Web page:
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Stress, Anxiety and Depression Link Uncovered


Could scientists at the University of Western Ontario be on the trail of a new way and effective to treat depression? That is one of the possibilities with the discovery of the biological link that shows how stress and anxiety could lead to depression.

Despite the massive amount of research into the causes, prevention, and treatment of depression, scientists still have many unanswered questions, and treatments still leave much to be desired. A study that evaluated 47 clinical trials, for example, found that prescribed antidepressants including Prozac, Effexor, Serzone, and Seroxat were barely more effective than placebo. The authors noted that “Given these results, there seems little reason to prescribe antidepressant medication to any but the most severely depressed patients unless alternative treatments have failed to provide a benefit.”

A recent meta-analysis published in the Journal of the American Medical Association found that the efficacy of antidepressants “were nonexistent to negligible” among patients who had mild, moderate, and even severe symptoms of depression. The drugs did, however, help people who had the most severe symptoms.

The scientists from Western Ontario used a behavioral mouse model and molecular experiments that ultimately lead to the discovery of the connection pathway between stress and anxiety and depression. They also tested a new small molecule inhibitor developed by Stephen Ferguson of Robarts Research Institute, and one of the study’s authors . The inhibitor may provide an improved approach to treatment of anxiety, depression, and related disorders.

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The scientists’ research showed a link between two substances: corticotrophin releasing factor receptor 1 (CRFR1) and specific types of serotonin receptors (5-HTRs). They found that CRFR1 increases the number of 5-HTRs on the surface of cells in the brain, which can lead to abnormal signals. Because CRFT1 activation leads to anxiety in response to stress and 5-HTRs lead to depression, the scientists discovered how stress, anxiety, and depression pathways connect through these specific processes in the brain.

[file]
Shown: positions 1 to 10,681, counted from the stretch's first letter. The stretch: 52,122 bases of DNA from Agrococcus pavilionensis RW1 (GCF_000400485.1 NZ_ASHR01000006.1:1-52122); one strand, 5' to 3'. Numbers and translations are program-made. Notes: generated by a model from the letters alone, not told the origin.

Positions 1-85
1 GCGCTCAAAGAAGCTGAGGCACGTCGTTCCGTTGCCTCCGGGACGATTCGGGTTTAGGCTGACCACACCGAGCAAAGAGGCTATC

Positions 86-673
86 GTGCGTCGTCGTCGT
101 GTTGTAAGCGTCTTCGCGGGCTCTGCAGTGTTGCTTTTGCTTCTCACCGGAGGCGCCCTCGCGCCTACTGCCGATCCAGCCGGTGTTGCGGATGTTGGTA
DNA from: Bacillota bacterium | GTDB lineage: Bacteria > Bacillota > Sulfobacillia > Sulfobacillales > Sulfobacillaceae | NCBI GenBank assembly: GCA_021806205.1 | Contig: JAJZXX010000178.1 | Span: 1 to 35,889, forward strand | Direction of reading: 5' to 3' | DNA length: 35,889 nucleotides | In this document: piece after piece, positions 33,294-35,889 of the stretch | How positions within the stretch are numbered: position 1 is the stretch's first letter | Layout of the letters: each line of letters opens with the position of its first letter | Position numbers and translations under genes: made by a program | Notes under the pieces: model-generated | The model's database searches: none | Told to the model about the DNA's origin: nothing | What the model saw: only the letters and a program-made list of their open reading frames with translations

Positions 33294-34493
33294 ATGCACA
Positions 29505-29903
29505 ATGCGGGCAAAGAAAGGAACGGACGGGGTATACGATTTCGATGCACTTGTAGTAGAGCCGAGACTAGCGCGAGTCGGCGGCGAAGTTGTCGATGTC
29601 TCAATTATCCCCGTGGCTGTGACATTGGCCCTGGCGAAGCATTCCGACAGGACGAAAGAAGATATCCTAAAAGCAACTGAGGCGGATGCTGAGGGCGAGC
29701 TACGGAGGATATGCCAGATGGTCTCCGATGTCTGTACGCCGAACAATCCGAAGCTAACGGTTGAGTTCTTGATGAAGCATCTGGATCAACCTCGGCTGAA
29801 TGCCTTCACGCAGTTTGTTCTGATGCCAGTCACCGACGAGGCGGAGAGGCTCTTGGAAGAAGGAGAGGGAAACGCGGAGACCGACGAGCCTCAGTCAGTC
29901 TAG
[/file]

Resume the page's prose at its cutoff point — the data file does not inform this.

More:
In addition, the inhibitor that Ferguson developed blocks 5-HTRs and thus fights anxious behavior, and potentially depression, in mice. The next step, says Ferguson, “is to see whether or not we can take the inhibitor we developed and turn it into a pharmaceutical agent.”

A new, effective pharmaceutical agent would be welcomed by many, given the questionable performance of available medications. The National Institute of Mental Health reports that approximately 14.8 million American adults have major depressive disorder, and that an additional 3.3 million have chronic, mild depression (dysthymic disorder). Major depression disorder is the leading cause of disability in the United States for people ages 15 to 44.

The discovery of the link between stress, anxiety, and depression is an important breakthrough, the first biological evidence of this connection. In addition, Ferguson’s molecule inhibitor may provide a new, more effective way to treat anxiety, depression, and related conditions.

Fournier JC et al. Journal of the American Medical Association 2010; 303(1): 47-53
Kirsch I et al. PLoS Med 2008 Feb; 5(2): e45
National Institute of Mental Health
University of Western Ontario